Beryl bikes are now available across Hackney, following an agreement with the council in December 2019.
Riders can now cycle freely across the borough and pick up and drop off Beryl bikes at a total of 74 Beryl Bays that are signposted on street and displayed in the user-friendly app.
The parking bays that repurpose car parking spots across the borough have been funded by bike-share operators Beryl and Jump.
Philip Ellis, CEO of Beryl Bikes, said: “Hackney is London’s top borough for cycling and we are proud to be working with a team that is committed to providing greener modes of transport.
“Our hybrid model of bike share, with incentivised parking bays, has already demonstrated how busy cities can be adapted for new modes of environmentally friendly transport.”
All Beryl riders will also benefit from free rides by using the single-use code FREEDAYLDN. This will grant both new and existing users 24 hours of free access to the Beryl Bikes.
Riders will then have three payment choices available in the Beryl App: Pay-As-You-Ride (£1 unlock fee); Minute Bundles (no unlock fee); or a 24 Hour Day Pass for £12. Beryl does not require riders to pay a deposit before use.
The three-speed gear bikes can be picked up and dropped off at marked Beryl Bays, which have been selected and approved in conjunction with Hackney Council to suit the needs of the community. The Beryl App provides users with an easy guide on how to lock and unlock the bike and where to park them.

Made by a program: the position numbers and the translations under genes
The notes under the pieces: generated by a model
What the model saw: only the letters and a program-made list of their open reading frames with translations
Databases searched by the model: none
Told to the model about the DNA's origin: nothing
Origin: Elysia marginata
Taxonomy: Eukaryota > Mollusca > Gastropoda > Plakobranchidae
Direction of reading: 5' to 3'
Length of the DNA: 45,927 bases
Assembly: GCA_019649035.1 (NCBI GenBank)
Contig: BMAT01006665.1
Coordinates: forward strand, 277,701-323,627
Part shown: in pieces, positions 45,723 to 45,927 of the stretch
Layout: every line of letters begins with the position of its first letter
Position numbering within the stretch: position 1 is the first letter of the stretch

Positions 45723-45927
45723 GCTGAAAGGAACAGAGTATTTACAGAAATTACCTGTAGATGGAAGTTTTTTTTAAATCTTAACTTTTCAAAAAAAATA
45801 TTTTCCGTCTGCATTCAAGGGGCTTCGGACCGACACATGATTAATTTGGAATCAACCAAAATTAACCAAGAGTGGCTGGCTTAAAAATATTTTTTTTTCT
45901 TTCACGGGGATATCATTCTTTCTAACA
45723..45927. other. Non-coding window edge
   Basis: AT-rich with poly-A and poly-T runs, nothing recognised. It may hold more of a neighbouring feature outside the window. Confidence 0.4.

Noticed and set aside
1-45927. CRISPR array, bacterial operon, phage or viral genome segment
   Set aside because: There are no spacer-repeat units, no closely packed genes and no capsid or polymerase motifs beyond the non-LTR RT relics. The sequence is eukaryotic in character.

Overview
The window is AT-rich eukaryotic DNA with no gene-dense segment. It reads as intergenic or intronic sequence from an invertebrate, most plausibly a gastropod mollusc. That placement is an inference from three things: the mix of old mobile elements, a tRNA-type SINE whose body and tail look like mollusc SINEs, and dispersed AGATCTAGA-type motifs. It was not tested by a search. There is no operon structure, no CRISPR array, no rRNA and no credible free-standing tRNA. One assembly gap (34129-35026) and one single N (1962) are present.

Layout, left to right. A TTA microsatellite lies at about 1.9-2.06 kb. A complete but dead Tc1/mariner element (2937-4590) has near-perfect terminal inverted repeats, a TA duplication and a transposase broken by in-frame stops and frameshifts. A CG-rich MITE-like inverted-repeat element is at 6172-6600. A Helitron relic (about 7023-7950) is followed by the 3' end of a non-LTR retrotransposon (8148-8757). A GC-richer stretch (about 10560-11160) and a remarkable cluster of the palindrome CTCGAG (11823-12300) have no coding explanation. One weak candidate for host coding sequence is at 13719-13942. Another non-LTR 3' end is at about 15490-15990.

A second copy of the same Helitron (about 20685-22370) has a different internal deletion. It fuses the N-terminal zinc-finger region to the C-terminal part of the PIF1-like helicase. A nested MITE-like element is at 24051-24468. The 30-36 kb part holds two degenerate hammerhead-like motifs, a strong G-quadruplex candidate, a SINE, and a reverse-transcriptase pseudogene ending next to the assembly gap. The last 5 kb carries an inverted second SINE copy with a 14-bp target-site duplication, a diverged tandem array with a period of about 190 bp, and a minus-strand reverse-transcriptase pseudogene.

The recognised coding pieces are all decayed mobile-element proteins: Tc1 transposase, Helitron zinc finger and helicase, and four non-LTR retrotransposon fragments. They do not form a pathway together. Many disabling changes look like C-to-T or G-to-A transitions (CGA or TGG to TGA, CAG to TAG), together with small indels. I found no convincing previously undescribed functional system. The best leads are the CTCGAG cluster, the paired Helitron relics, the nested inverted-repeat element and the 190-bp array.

Councillor Jon Burke, Hackney Council cabinet member for energy, waste, transport and public realm, said: “We’re London’s top borough for cycling, but bike-sharing schemes have previously only been available in the very south of the borough.
“This landmark agreement with Beryl and Jump will see dockless bikes roll out across Hackney, bringing the benefits of one-way cycling trips to residents, reclaiming parking spaces from cars, and eliminating global warming pollution by encouraging more people to walk and cycle.
“The new bays, which have been financed in partnership with Beryl and Jump, are overwhelmingly installed on the road to ensure our pavements are fully accessible to pedestrians.”
Beryl, which was founded in Hackney, has built in the company’s patented laser technology to the shared bikes, combining a bright, dynamo-powered white light with a green laser projection onto the bike. This allows the rider to be seen in blind spots and forewarn pedestrians that they’re on the road. This is the same technology that is used on the Santander Cycles, as Beryl helped to design the bike.
Through the custom-built reporting dashboard, Beryl will be able to provide the Council with valuable insights from the data generated by the bikes. This will help city authorities plan and grow their cycling infrastructure, based on accurate journey data.